Okay, so what possible time could it be and where was the Red Roof Inn? The Red Roof Inn was about the only hotel franchise actively remaining in business. Any shack's roof could be painted red, instantly identifying it as a place to purchase a room for the night. Problem was, I hadn't the foggiest idea where there might be a Red Roof Inn in this area of Atlanta.
The Reapers struck me as a paranoid sort, the kind who would leave and arrive together. If I were them, I would depart shortly after their last fight of the day was over. They also kept Livie on a short leash. Her absence wouldn't go unnoticed for long. Derek was an idiot, but a bright idiot. He would realize this. He would meet her someplace close to their exit route.
Best-case scenario, they would talk and she would go back. Worst-case scenario, he had some sort of getaway vehicle ready for their joint escape. Which would end in disaster.
I kicked the wastebasket back under the counter, leaned the door to cover up the hole, straightened my dress, and emerged from the bathroom.
Saiman sat alone. He raised one eyebrow at my appearance. A gesture copied from me -
Saiman was annoyed. But not enough not to rise at my approach.
"Another minute and I would have had to request a rescue party from the management," he said.
"You are the management."
"No, I'm an owner."
Touche. "What's your beef with the Reapers?"
"I think you misunderstood the nature of our agreement." He offered me his elbow. "I bartered for your evaluation of a team. You're the one under obligation to disclose the information, and be assured I'm overcome with the desire to hear your report. I'm positively aquiver."
"Indeed. Shall we walk to our seats?"
I sighed and let myself be led from the deck. I was very tired of being kept out of the loop.
WE WALKED DOWN TO THE FIRST FLOOR, TO ANOTHER luxurious hallway pierced with arches. Saiman picked one of the arches seemingly at random and held the heavy rust curtain aside. Beyond the curtain lay a small balcony. Circular and encased by a solid steel railing that came midway to my hip, the balcony offered four chairs upholstered in soft rust fabric and positioned movie-theater close.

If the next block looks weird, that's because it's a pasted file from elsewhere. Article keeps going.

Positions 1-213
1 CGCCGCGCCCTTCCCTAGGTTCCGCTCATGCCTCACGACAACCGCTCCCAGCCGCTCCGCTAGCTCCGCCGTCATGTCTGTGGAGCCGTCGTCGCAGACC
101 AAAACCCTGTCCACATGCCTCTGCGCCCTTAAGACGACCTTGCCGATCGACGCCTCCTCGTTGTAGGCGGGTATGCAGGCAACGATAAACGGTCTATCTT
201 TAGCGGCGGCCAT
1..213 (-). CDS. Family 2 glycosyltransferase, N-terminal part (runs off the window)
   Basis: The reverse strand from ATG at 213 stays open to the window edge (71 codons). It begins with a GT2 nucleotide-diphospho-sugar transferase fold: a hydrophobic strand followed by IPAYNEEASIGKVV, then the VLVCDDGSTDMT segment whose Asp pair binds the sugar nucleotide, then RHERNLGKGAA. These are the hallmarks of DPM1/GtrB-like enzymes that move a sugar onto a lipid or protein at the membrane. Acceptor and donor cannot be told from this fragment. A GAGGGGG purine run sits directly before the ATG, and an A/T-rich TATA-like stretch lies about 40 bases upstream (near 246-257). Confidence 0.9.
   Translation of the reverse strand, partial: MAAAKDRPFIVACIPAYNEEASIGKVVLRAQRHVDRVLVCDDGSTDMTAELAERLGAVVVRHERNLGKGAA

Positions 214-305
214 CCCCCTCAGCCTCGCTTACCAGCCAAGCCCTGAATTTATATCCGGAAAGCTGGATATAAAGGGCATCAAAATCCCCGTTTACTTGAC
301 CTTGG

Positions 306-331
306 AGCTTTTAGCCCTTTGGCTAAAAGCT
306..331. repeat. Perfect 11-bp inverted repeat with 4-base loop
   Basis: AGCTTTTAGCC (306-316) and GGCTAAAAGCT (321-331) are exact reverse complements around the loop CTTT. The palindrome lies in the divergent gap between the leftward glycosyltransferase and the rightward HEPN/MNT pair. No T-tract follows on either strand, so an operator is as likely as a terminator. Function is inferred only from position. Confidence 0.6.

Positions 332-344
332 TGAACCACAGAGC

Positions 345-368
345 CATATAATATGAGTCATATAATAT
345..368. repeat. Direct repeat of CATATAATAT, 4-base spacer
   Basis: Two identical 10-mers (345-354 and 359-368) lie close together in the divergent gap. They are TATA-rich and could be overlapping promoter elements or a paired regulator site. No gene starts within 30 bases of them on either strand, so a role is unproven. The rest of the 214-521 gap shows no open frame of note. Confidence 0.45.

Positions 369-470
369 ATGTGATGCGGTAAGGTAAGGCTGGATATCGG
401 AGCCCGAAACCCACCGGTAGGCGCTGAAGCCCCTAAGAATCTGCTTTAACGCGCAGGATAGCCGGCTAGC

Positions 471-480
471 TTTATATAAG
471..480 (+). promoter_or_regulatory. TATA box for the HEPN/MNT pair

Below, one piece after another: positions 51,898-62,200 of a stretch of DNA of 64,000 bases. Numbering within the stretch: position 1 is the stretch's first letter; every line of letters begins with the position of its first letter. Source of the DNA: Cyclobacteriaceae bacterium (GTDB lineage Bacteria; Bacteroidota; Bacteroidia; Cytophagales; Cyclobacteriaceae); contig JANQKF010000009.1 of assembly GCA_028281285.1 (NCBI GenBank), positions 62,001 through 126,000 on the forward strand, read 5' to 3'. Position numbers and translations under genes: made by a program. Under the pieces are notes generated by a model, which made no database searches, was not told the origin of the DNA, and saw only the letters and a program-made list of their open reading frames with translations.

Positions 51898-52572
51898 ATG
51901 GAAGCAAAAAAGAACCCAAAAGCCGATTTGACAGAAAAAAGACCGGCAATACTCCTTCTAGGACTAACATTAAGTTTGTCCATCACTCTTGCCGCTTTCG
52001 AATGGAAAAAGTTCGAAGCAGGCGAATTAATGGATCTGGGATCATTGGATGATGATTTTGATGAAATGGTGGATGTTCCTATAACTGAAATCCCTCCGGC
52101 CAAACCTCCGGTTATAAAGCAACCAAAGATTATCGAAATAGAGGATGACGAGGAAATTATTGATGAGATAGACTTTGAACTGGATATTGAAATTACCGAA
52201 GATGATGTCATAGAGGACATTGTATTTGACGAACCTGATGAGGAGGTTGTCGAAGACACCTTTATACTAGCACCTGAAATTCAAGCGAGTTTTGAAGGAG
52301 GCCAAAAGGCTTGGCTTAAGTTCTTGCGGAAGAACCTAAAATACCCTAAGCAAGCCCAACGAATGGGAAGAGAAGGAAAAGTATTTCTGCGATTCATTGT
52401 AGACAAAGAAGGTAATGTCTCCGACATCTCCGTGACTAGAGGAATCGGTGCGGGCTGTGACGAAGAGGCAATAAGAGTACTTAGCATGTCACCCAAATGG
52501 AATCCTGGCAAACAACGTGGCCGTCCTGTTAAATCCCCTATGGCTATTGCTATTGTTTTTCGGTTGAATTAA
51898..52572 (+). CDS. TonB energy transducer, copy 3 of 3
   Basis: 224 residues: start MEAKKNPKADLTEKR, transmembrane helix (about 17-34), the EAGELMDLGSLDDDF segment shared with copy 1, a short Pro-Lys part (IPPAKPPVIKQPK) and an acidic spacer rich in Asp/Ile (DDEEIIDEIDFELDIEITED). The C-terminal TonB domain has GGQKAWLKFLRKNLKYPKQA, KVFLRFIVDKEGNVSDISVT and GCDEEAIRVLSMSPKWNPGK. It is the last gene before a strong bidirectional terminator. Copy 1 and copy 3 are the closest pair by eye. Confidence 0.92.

I stepped past the curtain to the railing. A huge hall greeted me, too large to be called a room.
Oblong and vast, it stretched for at least a hundred and fifty yards. Its walls were honeycombed with arched balconies arranged in three rows. Each balcony held six to eight people and offered its own exit door, which, if our particular door was any indication, opened to the wide corridor. The management was trying to minimize the chances of a stampede if things went sour.
The walls plunged lower than the ground level. Sunken underground, the bottom floor had no balconies or seats. Bare concrete sloped gently to the center, where an oval arena of sand lay.
A heavy-duty chain link fence defined it, anchored by numerous steel posts. The Pit. Our balcony protruded from the wall much farther than the rest, and if I took a running start, I could have jumped to the fence.
The sand inside the fence drew my gaze. I looked away. "Special seats?"
"The best in the house. Despite our proximity to the Pit, we're quite safe." Saiman pointed above us. A metal portcullis waited above us, obscured by a velvet curtain. "I can drop it with a pull of the lever. And then of course, there are additional precautions." He pointed to the bottom floor.